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'Arrested Development' finds laughs in scandal

Saturday, December 27, 2003

By Frazier Moore, The Associated Press

On the Fox comedy "Arrested Development," one of many things to laugh about is the staircar -- you know, the sort of vehicle that's parked against an aircraft to let passengers board.

Funny thing is, there's no aircraft to go with it. The Bluth Development Co. had to get rid of the corporate jet along with the company limos and other assets. George Bluth, the chairman, has been busted for fraud. He's in big trouble and so are all the shareholders.

"Great," Bluth's daughter, Lindsay, sulks. "Why don't we just take an ad out in 'I'm Poor' magazine?"

As one of few items not confiscated, the staircar provides needed transportation for Michael, the Bluth son who is trying to put the company, along with his squabbling family, back together again.

Now here's the point: If you don't think the occasional glimpse of a two-story-high staircar motoring through flush Orange County, Calif., is a scream, then you haven't seen "Arrested Development," which was saluted last week by the Golden Globes with a best TV comedy nomination. (A mini-marathon of episodes airs New Year's Eve.)

A wicked homage to the scandals of Enron and Tyco, "Arrested Development" is a sendup of high-end vanities, greed and corruption. It's like a building slyly engineered without a straight line or square angle in sight. Everything is askew, which is all the funnier because none of the characters get it.

"The characters are absolutely insane," says Portia de Rossi, "yet you care about them for some reason."

It's partly her doing. She plays spoiled, self-involved Lindsay Funke, whose focus up to now has been hosting lavish fund-raisers for bizarre social causes (stop circumcision of animals!). Lindsay is twin sister of Michael (Jason Bateman), and, like him, remains confounded by their father, George (Jeffrey Tambor), who is heavily involved in the prison softball league.

This is only a sample of the improbable Bluth clan and the show's priceless cast -- which includes, in an inspired recurring role, none other than Liza Minnelli. There's also droll, documentary-like narration from Ron Howard, one of the series' executive producers.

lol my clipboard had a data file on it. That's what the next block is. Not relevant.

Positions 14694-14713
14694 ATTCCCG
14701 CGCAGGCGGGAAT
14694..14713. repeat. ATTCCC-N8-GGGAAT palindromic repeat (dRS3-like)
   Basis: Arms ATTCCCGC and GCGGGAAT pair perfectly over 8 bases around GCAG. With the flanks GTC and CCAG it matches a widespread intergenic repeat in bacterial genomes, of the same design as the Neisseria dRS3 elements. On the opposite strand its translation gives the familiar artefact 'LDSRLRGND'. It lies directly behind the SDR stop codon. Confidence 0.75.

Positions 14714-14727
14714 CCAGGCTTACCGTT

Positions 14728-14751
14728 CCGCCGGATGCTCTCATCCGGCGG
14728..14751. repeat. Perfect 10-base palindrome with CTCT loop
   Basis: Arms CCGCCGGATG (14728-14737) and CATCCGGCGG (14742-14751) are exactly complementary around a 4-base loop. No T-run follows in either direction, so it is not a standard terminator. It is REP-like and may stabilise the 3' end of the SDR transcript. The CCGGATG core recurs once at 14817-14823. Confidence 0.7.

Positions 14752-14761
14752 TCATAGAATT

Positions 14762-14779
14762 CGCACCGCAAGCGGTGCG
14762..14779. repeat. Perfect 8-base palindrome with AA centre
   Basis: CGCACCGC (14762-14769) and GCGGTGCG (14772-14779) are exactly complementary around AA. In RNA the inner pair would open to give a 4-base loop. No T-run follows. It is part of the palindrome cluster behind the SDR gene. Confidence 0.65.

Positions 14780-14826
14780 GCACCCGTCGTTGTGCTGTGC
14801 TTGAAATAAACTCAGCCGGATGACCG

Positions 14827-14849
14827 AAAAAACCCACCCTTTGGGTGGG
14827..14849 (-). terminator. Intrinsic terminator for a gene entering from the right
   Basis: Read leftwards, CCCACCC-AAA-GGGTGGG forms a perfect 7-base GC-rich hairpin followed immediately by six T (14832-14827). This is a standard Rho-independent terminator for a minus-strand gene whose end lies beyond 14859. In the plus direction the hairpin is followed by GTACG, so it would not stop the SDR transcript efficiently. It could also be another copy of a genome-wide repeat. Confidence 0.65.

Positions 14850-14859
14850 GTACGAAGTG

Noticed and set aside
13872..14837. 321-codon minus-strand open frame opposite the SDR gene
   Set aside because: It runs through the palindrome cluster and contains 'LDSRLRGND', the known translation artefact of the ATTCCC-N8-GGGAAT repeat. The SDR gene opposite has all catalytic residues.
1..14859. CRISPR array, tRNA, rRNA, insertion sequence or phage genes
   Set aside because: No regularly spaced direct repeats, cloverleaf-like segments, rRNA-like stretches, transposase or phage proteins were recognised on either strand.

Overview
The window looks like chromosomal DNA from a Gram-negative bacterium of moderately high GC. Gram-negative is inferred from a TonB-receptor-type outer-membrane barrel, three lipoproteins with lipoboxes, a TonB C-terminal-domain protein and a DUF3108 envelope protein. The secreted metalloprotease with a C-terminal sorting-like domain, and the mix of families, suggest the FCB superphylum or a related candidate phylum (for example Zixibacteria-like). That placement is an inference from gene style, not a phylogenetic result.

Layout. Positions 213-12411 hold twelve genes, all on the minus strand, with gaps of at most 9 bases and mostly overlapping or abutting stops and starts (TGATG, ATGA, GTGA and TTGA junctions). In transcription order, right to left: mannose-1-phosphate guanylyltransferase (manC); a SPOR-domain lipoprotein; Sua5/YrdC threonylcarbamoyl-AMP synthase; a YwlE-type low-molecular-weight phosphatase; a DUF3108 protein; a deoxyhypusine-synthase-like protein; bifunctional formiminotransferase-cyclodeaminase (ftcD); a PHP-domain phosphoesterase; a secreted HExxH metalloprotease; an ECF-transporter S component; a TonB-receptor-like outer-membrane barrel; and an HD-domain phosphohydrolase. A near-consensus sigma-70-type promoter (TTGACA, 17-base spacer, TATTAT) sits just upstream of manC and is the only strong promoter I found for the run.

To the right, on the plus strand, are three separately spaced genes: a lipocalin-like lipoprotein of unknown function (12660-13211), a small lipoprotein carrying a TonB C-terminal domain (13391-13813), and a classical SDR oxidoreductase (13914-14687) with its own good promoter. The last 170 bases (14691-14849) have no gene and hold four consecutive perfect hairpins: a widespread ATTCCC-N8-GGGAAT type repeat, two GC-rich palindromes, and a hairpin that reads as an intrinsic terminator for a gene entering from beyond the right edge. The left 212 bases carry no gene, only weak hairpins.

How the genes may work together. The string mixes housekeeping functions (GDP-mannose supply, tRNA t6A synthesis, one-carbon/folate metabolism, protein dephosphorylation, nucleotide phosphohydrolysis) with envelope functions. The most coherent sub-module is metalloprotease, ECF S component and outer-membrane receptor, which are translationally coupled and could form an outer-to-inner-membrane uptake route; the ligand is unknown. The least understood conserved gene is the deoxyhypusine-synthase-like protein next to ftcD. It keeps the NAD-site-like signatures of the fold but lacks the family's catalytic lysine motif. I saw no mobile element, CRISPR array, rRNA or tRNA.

De Rossi, of course, played ice-queen lawyer Nelle Porter on the wacky legal drama "Ally McBeal," which ended its run two seasons ago.

"I hate using a word like groundbreaking," says de Rossi, then using it anyway, "but 'Ally' really was so clever, so innovative, that it was important for me to find a new series that was comparable."

Better yet, sillier. As a sleek, sexy blonde, de Rossi doesn't have the usual looks of a clown, but on "Ally" she exhibited a comic flair.

"I have a very expressive face that I can't quite control," she explains, breaking into a very expressive smile. "That isn't so great for drama, which plays between the eyebrow and the chin, and it'll probably never get me a Cate Blanchett-type role. Since I tend to use my face a lot, I may as well put that to good comedic use."

Lindsay is a delicious role for the 30-year-old former model, who in the mid-'90s left behind her native Australia (and Mandy Rogers, the name she was born with) for Hollywood.

She co-starred in two best-forgotten sitcoms, as well as the 1997 horror spoof "Scream 2," before joining "Ally McBeal" a year later.

" 'Ally' introduced comedy into a one-hour dramatic format," she says. "But it took a helluva long time to shoot. Hours would go by between lighting setups, and you didn't have the freedom to improvise."

By contrast, on "Arrested Development" the lighting is uniform, photographable from any angle, "including the roof and the floor. So when you're on the set you're on-camera. There are no off-camera shoes on your feet."

Huh? "Women do that a lot," de Rossi says with a laugh. "Change from their high-heel shoes to sneakers or something else comfortable when a shot allows it. But here, you're always on camera."

The film rolls -- generally, two cameras are deployed -- and a scene can be performed from start to finish. Along the way, there's ample room for improvisation. "We have great writers, really funny stuff," says de Rossi, "but on the second or third take, we'll try our own things.

"We shoot in five days, comfortably, including all the flashbacks and a million costume changes. The editors: That's where the work is," she adds, flashing another smile. "We're shooting 20 hours of footage for a 22-minute show!"

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